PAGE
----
Warren Buffett wrote in his 1992 annual letter to Berkshire Hathaway shareholders, “We’ve long felt that the only value of stock forecasters is to make fortune tellers look good. Even now, Charlie and I continue to believe that short-term market forecasts are poison and should be kept locked up in a safe place, away from children and also from grown-ups who behave in the market like children.” While cheeky in tone, Buffett highlights two very notable and crucial points.
He clearly identifies one of the real culprits of bad investment behavior; stock market forecasts. Into this category, I will also lump every type of financial media commentator who insists on shouting at you when markets are down and providing their own market forecast (read: guess). Stock forecasters, highlighted by 24/7 financial media, have time and time again, proven their worth…or definitive lack thereof. You see, if forecasters were worth their salt, or any salt for that matter, wouldn’t investors be better off? Wouldn’t investors have experienced less stress and better investment returns?
Let’s take a look.
During the same time that the market forecasting business boomed in viewership, revenue and footprint – the past 20 years – let’s look at how investors did. Buffett mentions this group in his second notable point; “grown-ups who behave in the market like children.” But what does this mean? Well, there’s poignant data to display and prove this childlike behavior in the markets.
Each year, DALBAR looks at how the average investor has fared over the past 20 years, compared to a benchmark. They review the results of the average stock invesTOR vs. the average stock investMENT return and the results are staggering. Over the past 20 years (ending 12/31/2014), the S&P 500 has averaged a return of 9.85%. During that same time frame, the average stock market investor (equity investor/the person) has averaged 5.19%. The invesTOR underperformed their investMENT by 4.66%! Something isn’t right here.
Presumably, all the investor had to do was to buy their equity investment, subtract costs, and just hold on to it. Had they done so, they would have enjoyed a much closer return to the equity investment. But instead, they listened to market forecasters. They bought mutual funds that were too high-cost. They got emotionally involved with the financial media. And it cost them dearly.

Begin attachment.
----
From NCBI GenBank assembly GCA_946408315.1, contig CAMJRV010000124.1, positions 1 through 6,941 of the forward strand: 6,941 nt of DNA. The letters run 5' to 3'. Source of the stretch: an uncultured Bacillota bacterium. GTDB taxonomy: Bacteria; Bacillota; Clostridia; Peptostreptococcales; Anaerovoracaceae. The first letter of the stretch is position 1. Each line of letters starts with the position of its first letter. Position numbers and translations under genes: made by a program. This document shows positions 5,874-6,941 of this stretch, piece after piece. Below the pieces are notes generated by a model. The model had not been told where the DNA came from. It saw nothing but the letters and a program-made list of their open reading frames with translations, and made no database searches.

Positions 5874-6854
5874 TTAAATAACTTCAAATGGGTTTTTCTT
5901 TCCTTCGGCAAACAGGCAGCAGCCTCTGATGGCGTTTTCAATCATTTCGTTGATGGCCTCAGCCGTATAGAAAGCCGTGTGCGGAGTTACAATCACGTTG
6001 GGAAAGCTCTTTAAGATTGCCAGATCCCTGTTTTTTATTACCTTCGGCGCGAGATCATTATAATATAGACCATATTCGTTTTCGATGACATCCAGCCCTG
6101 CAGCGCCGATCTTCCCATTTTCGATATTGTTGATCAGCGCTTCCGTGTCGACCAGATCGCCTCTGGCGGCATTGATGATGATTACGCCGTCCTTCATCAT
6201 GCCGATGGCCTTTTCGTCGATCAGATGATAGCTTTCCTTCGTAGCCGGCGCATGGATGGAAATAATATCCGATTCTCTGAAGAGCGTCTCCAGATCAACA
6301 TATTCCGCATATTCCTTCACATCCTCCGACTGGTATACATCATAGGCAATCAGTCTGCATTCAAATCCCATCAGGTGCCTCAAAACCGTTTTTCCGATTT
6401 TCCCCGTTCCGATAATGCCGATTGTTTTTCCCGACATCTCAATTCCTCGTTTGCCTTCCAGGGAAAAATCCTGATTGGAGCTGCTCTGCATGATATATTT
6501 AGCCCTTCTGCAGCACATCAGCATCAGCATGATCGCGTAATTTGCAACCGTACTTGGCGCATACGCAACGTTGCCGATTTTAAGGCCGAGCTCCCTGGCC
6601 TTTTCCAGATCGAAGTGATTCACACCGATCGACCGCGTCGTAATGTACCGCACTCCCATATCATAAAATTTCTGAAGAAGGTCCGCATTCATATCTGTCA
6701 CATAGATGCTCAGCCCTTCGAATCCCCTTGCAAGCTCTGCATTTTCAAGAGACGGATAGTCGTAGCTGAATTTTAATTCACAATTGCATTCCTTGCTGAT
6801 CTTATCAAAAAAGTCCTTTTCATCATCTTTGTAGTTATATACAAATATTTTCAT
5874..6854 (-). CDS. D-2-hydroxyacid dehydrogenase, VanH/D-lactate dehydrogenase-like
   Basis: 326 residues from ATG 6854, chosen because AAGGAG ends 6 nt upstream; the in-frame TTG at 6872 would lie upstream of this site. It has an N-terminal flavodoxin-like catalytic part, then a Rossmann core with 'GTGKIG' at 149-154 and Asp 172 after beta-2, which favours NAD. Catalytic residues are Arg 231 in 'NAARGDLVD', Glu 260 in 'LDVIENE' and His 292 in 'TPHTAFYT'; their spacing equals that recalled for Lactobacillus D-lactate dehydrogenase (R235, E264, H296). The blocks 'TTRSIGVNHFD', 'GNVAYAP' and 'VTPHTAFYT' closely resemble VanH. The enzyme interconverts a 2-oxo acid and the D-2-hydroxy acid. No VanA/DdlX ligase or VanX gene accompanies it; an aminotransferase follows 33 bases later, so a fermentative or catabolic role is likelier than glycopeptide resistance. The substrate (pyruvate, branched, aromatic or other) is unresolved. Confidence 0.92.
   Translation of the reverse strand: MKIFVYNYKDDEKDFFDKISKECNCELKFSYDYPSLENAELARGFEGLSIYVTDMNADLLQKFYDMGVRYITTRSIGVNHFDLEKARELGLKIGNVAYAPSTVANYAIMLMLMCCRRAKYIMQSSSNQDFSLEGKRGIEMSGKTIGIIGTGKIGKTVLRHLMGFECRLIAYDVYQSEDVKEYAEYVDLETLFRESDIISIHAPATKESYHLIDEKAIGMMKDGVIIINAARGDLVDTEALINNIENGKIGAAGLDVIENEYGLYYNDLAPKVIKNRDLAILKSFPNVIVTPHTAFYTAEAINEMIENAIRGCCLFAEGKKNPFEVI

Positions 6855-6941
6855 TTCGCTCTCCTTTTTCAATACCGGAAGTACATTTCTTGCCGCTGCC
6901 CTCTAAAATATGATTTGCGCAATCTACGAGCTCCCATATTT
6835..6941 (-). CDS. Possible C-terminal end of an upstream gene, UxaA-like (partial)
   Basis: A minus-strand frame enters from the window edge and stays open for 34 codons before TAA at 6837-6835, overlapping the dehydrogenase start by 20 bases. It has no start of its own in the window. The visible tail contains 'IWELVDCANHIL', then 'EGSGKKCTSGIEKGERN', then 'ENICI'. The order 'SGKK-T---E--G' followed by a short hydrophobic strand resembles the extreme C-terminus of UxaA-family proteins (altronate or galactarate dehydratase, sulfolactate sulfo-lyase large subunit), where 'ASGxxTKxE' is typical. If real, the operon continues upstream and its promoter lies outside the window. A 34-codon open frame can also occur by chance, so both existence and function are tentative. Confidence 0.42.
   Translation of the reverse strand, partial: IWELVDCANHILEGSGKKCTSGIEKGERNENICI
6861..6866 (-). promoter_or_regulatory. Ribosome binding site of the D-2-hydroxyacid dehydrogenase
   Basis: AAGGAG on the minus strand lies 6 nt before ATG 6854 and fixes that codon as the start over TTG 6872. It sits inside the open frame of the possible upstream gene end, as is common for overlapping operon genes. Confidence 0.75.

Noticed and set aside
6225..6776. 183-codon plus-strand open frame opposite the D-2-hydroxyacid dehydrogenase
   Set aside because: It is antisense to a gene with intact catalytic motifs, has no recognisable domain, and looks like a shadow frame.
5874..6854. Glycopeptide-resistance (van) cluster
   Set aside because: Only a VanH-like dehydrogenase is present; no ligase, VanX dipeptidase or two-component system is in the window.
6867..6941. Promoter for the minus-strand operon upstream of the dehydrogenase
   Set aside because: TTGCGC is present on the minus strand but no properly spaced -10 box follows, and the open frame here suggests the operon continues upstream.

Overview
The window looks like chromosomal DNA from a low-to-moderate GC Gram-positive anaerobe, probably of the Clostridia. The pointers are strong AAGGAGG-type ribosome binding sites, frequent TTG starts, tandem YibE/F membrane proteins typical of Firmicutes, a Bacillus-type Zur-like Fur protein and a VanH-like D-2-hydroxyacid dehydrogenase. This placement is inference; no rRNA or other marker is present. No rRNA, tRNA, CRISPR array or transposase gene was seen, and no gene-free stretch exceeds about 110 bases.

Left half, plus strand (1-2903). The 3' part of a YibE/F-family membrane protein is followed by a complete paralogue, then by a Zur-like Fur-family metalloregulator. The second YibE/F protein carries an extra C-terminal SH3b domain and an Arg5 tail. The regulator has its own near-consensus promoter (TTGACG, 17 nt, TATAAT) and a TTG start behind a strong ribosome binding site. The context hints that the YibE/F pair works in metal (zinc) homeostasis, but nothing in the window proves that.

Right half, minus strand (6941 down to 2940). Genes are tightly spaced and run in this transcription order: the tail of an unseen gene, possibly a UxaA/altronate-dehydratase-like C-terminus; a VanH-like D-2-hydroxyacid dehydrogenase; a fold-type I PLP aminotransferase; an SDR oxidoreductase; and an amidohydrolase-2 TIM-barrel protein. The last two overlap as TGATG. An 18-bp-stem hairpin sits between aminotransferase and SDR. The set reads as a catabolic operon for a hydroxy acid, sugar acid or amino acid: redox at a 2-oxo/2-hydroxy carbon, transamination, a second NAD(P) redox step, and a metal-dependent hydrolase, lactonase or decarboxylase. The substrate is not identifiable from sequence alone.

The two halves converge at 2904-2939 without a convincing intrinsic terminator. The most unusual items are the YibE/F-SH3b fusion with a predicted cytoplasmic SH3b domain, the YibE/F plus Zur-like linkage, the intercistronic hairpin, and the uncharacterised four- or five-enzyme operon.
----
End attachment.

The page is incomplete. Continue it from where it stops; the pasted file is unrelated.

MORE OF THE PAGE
At this point, you might find yourself saying, “Okay, that’s unfortunate. But, what about the professionals?” What about the active money managers whose self-proclaimed job it is to outperform the market? After all, on average they charge substantially more than passive index funds, so they must earn that extra charge, right? Their stated objective is to outperform these indices, so if they charge so much, they must do their job… right?
Let’s take a look.
The research and data company, S&P Dow Jones Indices, provides an annual research report, ‘SPIVA (S&P Indices Versus Active)’. This report looks at the performance of active money managers across many disciplines and asset classes. Active money managers are the professionals who believe their skills are superior in picking the winning stocks or bonds. SPIVA looks back over the past 10 years and reports how the active managers have done as compared to their benchmark. Again, we find staggering results. On average, 86% of domestic equity, active money managers have underperformed their benchmark over the past 10 years. 86%! In other words, 86% of domestic equity, active money managers didn’t do better than the passive, unmanaged index, which they use as a measuring stick for success. By their own measure, they were unsuccessful. Paltry results, at best.
So what’s an investor to do?
The lesson here is as fresh today as it was in 1992 given by Warren Buffett. Market forecasting and the financial media world are here to entertain. There is no accountability behind what they say, no track record, and by no means, no fiduciary obligation to provide you with proper advice specifically for your personal situation.
So in a world where action presumably trumps inaction; when doing something always seems to be the solution; before you take action, take a step back. Remember the first study showing how well your peers have done as compared to similar investments, or the actual funds themselves. Remember the second study showing that active managers have generally and convincingly underperformed their benchmark over a sustained period of time. Then make a decision. Decide which side of those statistics you want to be on. Then, ask yourself, “What gives me the best odds of success of reaching my goals? How do I stack the odds in my favor?” You may just find that there IS a different way. (hint: there is).
Perhaps re-reading Mr. Buffett’s quote from 1992 will also help you remember that history may not repeat itself, but it often rhymes. It’s a forecasters job to provide entertaining, but accountability-free, opinions. Buffett calls these opinions the “poison” that leads investors to “childlike behavior in markets.” But you can prevent that behavior, because now you know what the poison is and how to avoid it. Now you know what it takes to behave in the market like an adult. After all, Buffett seems to have done okay following this advice.
Source: S&P Dow Jones Indices, S&P Global, SPIVA U.S. Scorecard, 2015
DALBAR, Quantitative Analysis of Investor Behavior, 2016
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